Many countries everywhere in the world are building fiscal and financial resilience and are investing in preparedness as they are working on reducing the large human and economic costs caused by climate change.  Whether it is in Africa, in Europe, within the Caribbean any export project must also aim to develop new sources of economic growth and high productivity jobs, which will require investing in people and climate adaptation.

2 – Create milestones and measure your progress to monitor your identity’s growth

As you are investigating and building a strategy, you want to keep in mind how important milestones are. Measurements are the most important aspects of an international marketing plan. Only through monitoring progress towards your objectives will you know if your decisions are beneficial. You can set a timetable in which goals are set and deadlines are defined in advance. Thus, as the deadlines are met, you will be able to see if you are achieving the goals you set for yourself. If the goals are not being met, they may be unrealistic or other actions may be needed.

It is clear how much the success of an international marketing plan depends on having clear quantitative and qualitative objectives and indicators such as more visits to your website, making the brand known in more countries, and increasing sales, to name a few.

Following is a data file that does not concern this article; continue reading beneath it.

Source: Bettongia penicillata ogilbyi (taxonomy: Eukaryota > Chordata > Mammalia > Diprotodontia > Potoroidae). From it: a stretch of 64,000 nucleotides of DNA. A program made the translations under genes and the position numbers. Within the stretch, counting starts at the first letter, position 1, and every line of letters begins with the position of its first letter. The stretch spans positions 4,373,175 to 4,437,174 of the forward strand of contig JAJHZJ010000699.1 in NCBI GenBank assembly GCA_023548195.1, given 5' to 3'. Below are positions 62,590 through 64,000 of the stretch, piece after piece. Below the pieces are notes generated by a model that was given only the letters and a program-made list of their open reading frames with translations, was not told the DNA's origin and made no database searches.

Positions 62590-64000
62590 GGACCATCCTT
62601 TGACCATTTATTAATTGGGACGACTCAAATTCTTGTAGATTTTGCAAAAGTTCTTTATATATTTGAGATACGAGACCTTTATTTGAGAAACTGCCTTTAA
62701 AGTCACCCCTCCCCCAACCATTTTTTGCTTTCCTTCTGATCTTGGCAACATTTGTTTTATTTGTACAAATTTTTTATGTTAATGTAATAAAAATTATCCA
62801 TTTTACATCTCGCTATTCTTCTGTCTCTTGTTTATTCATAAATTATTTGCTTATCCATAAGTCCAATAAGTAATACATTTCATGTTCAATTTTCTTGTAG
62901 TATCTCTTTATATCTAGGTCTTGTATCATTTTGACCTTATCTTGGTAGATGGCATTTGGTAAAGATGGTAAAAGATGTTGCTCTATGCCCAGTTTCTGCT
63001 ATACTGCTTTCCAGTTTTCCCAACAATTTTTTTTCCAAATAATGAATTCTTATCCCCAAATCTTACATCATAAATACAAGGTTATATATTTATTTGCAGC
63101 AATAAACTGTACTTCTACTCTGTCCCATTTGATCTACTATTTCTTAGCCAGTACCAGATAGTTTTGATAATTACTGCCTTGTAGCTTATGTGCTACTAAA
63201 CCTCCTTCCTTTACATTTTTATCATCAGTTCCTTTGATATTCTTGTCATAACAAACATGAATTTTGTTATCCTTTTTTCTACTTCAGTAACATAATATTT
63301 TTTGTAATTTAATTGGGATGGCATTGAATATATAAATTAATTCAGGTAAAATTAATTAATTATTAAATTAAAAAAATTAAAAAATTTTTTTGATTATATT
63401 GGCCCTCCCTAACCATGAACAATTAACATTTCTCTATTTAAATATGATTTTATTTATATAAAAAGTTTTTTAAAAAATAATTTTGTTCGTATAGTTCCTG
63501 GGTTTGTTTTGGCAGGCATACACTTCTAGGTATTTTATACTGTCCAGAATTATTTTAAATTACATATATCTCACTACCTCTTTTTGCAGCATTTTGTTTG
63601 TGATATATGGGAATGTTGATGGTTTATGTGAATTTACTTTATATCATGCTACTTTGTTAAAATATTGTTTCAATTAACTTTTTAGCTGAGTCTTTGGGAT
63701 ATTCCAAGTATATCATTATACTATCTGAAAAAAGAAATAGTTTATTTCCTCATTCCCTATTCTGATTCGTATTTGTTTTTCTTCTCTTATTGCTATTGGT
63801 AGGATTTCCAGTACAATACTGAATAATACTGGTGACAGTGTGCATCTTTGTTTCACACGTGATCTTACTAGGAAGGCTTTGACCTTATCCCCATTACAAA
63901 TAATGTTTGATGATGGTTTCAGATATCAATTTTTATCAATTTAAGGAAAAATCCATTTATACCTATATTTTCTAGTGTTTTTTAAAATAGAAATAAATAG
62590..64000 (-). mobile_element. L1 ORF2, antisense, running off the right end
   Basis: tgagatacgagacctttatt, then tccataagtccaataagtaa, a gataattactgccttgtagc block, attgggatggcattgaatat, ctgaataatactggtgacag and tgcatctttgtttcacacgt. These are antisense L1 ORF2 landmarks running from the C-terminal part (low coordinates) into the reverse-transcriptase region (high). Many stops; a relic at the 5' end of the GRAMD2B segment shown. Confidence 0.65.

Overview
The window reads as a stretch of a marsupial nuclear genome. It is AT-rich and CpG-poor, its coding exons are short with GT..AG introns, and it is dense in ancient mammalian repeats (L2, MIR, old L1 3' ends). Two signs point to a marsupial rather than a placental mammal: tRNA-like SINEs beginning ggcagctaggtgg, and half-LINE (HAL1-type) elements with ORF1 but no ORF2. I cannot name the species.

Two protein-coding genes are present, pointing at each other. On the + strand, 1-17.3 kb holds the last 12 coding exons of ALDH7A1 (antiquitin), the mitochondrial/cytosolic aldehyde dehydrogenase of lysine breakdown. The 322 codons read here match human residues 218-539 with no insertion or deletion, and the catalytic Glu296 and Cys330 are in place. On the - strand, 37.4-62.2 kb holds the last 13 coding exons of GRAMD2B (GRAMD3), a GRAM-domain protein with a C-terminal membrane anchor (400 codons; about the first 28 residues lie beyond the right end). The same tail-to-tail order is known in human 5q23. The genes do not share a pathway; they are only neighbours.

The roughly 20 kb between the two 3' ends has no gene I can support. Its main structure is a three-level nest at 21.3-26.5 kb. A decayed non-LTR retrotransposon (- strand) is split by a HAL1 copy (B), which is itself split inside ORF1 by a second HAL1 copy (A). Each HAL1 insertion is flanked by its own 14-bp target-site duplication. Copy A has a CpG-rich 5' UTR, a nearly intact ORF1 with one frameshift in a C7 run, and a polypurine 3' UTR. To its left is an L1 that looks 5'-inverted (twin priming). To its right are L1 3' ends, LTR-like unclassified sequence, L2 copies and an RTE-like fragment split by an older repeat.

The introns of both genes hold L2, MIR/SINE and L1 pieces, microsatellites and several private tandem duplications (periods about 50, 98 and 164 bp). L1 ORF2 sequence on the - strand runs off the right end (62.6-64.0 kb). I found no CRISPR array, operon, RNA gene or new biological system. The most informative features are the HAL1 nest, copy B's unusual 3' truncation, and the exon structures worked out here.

For example, developing an international website will help strengthen the brand image of your company abroad, while attracting new customers. You can simply copy your website in a new language, however, it is recommended to tailor your website to the specifics of your new audience. One of the best strategies to attract new potential customers to your website is to use tailored content allowing you to implement an inbound marketing strategy.

Do some research and learn how to differentiate yourself, highlighting what makes you unique: price, user experience, product quality, etc. There are many ways to differentiate yourself, so you should identify your differentiating factors. To perform this exercise, it is best to undertake a SWOT (strength, weakness, opportunities, and threats) analysis for each market, as it will identify where your company performs in relation to your competitors in the market.

Diffuse problematic situations amicably

1 – Arbitration, a viable solution abroad

As with any project, issues may arise, such as disputes, and failing vendors or distributors, among others. In such a case, the involved parties may prematurely engage in time- and resource-consuming activities such as litigation. However, there are alternative solutions requiring less time and energy: international arbitration. This practice relies on the will of all parties to sign a contract for a neutral party to render a decision that would benefit everyone. In other words, arbitration is meant to be an alternative dispute resolution (ADR) method consisting of recourse to one or more private entities chosen by the parties to obtain a binding decision. Far from being new and wild, arbitration has become an institution of its own and offers a range of solutions, including ad hoc arbitration, institutional arbitration, and assisted arbitration.